December 2016

To rephrase Winston Churchill’s famous quote, “If two ministries do exactly the same thing for the same people group, one of them is unnecessary.”  This principle applies to businesses as well. Businesses that fail to differentiate themselves drown in oceans of competition. Ministries that fail to differentiate themselves drown in oceans of uselessness.

 

4 Questions We Must Ask

1. Who do we want to reach?

In order to differentiate, ministries and churches must do at least one thing for at least one people group that no one else is doing for that group. This is true in America and abroad. What types of people and groups is your church or ministry trying to reach? We can seek to reach many different types of people, but we must always carefully consider how to reach each specific group, and even each individual person in the best way possible. Every group is different, and every person is different. We teach everyone the same truth, but the way we love, evangelize, and disciple each person and group should be unique based on their needs, maturity, and ways of thinking.

 

2. What can we do that is unique?

Once we’ve figured out who we want to reach, we have to figure what we can do for them that is unique. If we can’t do anything new in their lives, what is the point of reaching out to them? It doesn’t make any sense to start a soup kitchen to serve dinner in an area where everyone happily eats dinner every night at the soup kitchen across the street. This seems obvious, but ministries and churches do often fail to differentiate themselves. We offer people the exact same things that they are receiving elsewhere, and we wonder why we don’t see life change. How can we change lives if we don’t bring something new into those lives?

 

3. Where is the greatest need?

Among the unreached, there are limitless opportunities to bring the gospel into their lives in unique ways because there is virtually no ministry being done among them. The potential for life change is huge. The world would be a drastically different place if Christians worked together to disperse and bring the gospel to the places of most desperate need. Some groups are doing this, but what if every Christian thought in terms of doing ministry among those who needed it the most?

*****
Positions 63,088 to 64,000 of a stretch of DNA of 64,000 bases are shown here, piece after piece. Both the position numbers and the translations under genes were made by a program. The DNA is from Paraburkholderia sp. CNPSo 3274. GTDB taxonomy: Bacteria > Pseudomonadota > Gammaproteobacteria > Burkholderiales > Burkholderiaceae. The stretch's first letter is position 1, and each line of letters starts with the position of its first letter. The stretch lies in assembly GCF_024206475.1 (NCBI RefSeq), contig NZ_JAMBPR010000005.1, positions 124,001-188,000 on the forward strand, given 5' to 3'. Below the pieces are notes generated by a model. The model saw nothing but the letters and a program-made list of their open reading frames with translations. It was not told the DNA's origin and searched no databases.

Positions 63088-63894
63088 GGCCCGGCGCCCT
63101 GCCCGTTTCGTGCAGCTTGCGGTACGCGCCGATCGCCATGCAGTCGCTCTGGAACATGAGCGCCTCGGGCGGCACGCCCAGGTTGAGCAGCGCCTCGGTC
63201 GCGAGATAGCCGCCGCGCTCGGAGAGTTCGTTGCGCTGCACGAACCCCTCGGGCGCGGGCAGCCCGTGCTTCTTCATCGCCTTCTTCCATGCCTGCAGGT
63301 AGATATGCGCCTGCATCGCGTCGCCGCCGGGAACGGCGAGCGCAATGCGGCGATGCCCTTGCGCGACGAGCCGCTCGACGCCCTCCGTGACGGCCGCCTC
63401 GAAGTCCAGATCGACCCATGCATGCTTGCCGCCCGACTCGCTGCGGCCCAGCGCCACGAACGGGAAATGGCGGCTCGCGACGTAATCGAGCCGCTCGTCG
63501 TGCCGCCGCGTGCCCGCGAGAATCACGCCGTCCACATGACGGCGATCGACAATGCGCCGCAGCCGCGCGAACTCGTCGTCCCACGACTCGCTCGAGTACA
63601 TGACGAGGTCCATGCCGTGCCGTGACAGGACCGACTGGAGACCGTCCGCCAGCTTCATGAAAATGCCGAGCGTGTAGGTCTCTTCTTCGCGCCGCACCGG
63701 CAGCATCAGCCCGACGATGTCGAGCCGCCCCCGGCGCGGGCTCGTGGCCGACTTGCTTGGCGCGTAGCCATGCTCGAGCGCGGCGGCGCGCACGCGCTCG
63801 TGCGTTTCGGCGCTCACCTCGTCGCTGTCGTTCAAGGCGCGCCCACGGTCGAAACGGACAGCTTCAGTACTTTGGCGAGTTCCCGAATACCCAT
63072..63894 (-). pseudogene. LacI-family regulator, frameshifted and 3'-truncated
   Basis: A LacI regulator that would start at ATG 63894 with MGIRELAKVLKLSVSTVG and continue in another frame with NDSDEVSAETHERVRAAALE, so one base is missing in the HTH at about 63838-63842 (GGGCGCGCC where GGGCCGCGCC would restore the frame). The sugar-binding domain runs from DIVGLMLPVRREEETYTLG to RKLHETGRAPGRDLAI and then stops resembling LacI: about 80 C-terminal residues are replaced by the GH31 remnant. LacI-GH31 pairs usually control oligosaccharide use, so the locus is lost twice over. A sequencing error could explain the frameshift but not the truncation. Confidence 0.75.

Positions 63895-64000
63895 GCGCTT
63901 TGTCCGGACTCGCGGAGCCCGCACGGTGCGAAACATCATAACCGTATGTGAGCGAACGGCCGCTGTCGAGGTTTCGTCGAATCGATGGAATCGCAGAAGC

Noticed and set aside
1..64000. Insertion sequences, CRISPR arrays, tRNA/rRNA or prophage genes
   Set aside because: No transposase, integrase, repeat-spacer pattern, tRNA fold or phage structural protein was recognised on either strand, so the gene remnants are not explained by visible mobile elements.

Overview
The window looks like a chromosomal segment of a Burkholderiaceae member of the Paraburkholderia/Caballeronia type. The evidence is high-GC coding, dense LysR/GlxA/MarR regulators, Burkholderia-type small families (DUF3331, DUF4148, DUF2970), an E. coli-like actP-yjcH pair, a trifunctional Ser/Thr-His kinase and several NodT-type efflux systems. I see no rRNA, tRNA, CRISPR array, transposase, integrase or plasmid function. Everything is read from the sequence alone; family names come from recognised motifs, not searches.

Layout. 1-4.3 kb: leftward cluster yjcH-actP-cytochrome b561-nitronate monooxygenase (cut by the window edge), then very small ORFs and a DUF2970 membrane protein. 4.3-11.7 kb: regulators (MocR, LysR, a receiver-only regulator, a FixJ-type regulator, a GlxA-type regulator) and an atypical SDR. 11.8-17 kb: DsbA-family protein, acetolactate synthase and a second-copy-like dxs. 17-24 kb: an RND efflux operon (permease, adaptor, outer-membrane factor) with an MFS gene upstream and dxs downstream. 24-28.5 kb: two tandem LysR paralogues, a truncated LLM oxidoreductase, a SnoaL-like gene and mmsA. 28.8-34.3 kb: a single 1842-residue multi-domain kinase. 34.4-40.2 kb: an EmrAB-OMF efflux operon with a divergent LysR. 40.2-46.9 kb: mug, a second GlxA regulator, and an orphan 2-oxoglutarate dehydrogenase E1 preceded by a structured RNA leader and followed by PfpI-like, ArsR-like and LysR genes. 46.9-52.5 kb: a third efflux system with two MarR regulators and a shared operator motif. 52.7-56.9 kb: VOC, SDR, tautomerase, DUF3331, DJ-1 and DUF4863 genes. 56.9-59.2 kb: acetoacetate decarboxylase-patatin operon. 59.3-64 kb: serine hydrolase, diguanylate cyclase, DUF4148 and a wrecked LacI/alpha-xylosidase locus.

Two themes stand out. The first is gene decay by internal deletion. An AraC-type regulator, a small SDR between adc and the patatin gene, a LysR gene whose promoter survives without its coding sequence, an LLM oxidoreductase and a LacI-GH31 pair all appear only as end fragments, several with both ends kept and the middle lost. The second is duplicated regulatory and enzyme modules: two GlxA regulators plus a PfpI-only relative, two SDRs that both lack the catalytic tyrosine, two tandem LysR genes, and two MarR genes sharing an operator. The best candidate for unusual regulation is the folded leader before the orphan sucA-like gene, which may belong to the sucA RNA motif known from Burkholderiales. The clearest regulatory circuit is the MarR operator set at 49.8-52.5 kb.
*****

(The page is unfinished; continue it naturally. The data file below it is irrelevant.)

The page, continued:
4. Are we willing to be unpopular?

The premise of this article is that you have to do something unique to make the biggest impact for Christ. But being unique means that you will always be going against the crowd. To do something that no one else is doing means thinking differently than how most people think. At best, the crowd thinks unique ideas are strange and impractical. At worst, unique ideas are labeled as satanic and destructive. Sometimes the crowd is right. Some unique ideas are terrible. But some unique ideas have the potential to transform the world for Christ. Those who wish to bring that potential into fruition must be willing to go against the crowd.

This is why most great heroes of the faith were viewed as rebels at some point and hated by their own people. They thought differently than the people around them in very significant ways. Their unique thoughts are what made them great because they impacted their communities in ways that no one else did, but their unique thoughts also brought them fierce opposition. Moses, David, Jesus, Paul, Martin Luther, William Carey, and so many more went against the crowd to do something great that no one else was doing. It’s what made them hated, but it’s also what made them heroes. It’s no different today. The need of the hour is the same as it has always been: to impact people’s lives for Jesus in a way that no one else is.

 

For Reflection:

Hebrews 11, Acts 4:1-21, Numbers 13-14, Galatians 1:10

I am currently serving long term in India. I have a passion for bringing the gospel to unreached slums. My hobbies include singing along to Christian rap music and playing sports.